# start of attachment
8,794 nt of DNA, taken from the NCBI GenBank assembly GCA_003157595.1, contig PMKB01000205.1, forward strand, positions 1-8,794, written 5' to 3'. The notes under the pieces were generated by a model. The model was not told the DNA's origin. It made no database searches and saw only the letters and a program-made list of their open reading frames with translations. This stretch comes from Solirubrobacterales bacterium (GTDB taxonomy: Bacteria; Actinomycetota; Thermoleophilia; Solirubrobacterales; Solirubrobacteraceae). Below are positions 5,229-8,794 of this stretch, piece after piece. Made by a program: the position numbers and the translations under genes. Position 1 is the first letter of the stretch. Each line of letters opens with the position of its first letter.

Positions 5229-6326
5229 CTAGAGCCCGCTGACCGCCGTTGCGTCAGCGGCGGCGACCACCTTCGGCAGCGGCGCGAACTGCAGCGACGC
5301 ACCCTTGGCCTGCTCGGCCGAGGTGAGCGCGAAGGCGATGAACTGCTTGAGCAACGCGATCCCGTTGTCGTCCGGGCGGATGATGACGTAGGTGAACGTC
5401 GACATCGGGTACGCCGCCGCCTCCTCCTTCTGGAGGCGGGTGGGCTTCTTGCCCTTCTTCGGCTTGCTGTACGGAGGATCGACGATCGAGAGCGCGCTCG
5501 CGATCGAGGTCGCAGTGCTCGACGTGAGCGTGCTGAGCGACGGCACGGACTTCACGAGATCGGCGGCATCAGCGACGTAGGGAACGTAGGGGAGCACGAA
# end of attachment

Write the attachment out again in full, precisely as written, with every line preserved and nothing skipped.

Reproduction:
8,794 nt of DNA, taken from the NCBI GenBank assembly GCA_003157595.1, contig PMKB01000205.1, forward strand, positions 1-8,794, written 5' to 3'. The notes under the pieces were generated by a model. The model was not told the DNA's origin. It made no database searches and saw only the letters and a program-made list of their open reading frames with translations. This stretch comes from Solirubrobacterales bacterium (GTDB taxonomy: Bacteria; Actinomycetota; Thermoleophilia; Solirubrobacterales; Solirubrobacteraceae). Below are positions 5,229-8,794 of this stretch, piece after piece. Made by a program: the position numbers and the translations under genes. Position 1 is the first letter of the stretch. Each line of letters opens with the position of its first letter.

Positions 5229-6326
5229 CTAGAGCCCGCTGACCGCCGTTGCGTCAGCGGCGGCGACCACCTTCGGCAGCGGCGCGAACTGCAGCGACGC
5301 ACCCTTGGCCTGCTCGGCCGAGGTGAGCGCGAAGGCGATGAACTGCTTGAGCAACGCGATCCCGTTGTCGTCCGGGCGGATGATGACGTAGGTGAACGTC
5401 GACATCGGGTACGCCGCCGCCTCCTCCTTCTGGAGGCGGGTGGGCTTCTTGCCCTTCTTCGGCTTGCTGTACGGAGGATCGACGATCGAGAGCGCGCTCG
5501 CGATCGAGGTCGCAGTGCTCGACGTGAGCGTGCTGAGCGACGGCACGGACTTCACGAGATCGGCGGCATCAGCGACGTAGGGAACGTAGGGGAGCACGAA